Ethernet hub


The Ethernet hub is an item of network equipment that allows multiple devices to communicate on the same Ethernet. Hubs are fairly simple devices, consisting of several ports to which network devices can be connected, and sometimes an additional port to which another hub can be connected.

The Ethernet hub is used as a central connection point for a small network. All workstations, printers and routers or modems on the network will be connected at the hub. This is referred to as a ‘star wired’ network topology. The hub has a number of ports for connecting devices. Each device to be connected to the hub must be Ethernet ready, with either a built in Ethernet port or an Ethernet card. Printers have special cards called print servers. These can be either internal or external to the printer.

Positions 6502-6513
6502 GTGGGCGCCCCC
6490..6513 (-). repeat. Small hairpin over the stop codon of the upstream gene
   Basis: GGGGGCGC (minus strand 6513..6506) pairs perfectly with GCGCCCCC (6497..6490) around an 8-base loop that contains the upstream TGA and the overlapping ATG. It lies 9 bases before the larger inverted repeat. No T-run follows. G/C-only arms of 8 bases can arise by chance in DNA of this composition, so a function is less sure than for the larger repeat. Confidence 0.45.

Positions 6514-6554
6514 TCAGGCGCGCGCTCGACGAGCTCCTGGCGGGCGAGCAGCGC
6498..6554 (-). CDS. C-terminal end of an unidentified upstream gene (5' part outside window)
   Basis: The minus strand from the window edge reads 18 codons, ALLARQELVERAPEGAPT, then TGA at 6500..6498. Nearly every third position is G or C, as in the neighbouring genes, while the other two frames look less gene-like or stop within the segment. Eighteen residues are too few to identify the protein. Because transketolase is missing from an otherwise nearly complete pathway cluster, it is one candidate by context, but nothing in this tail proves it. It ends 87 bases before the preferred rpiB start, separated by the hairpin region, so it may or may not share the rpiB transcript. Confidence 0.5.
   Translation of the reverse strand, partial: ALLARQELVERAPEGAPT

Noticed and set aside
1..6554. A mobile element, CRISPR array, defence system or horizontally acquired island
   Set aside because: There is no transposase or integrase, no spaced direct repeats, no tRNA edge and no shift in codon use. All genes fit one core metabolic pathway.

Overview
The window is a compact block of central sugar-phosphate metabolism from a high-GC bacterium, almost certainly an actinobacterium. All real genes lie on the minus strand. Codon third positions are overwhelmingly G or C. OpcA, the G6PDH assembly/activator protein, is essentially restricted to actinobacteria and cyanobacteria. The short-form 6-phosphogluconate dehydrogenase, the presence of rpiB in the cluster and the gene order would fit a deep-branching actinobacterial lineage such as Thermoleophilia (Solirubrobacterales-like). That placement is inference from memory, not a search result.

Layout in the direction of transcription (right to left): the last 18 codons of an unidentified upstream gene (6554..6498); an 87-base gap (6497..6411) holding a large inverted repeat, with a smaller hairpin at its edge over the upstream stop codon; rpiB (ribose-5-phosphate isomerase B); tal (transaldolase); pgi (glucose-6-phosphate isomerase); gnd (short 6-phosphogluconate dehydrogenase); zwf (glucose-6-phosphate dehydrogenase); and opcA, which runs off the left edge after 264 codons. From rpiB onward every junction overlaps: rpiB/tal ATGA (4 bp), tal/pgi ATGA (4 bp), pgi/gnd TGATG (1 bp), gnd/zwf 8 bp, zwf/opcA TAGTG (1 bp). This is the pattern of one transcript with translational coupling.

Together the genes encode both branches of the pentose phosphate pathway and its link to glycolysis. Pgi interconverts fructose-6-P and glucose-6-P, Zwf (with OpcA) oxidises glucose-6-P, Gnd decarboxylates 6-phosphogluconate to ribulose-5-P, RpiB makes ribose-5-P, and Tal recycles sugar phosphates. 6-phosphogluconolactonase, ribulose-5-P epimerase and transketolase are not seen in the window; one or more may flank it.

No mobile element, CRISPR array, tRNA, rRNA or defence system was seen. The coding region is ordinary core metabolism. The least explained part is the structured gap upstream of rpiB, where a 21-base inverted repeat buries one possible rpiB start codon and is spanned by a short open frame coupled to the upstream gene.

A 10BaseT or 100BaseT Ethernet hub (10 or 100 mbps over twisted pair cabling) does two things:

  1. Retimes and regenerates Ethernet signals received from other stations
  2. Relays Ethernet signals between stations

An Ethernet hub’s data capacity for ALL ports combined is limited to the bandwidth of the Ethernet type used. This means that on a 10BaseT network, if 8 devices are connected to a hub, all communication from these devices must share the 10mbps of bandwidth in the hub. This example shows one of the main limitations of a hub. If all 8 devices were transmitting the full 10mbps of data possible, the hub would be overwhelmed with 80mbps of traffic.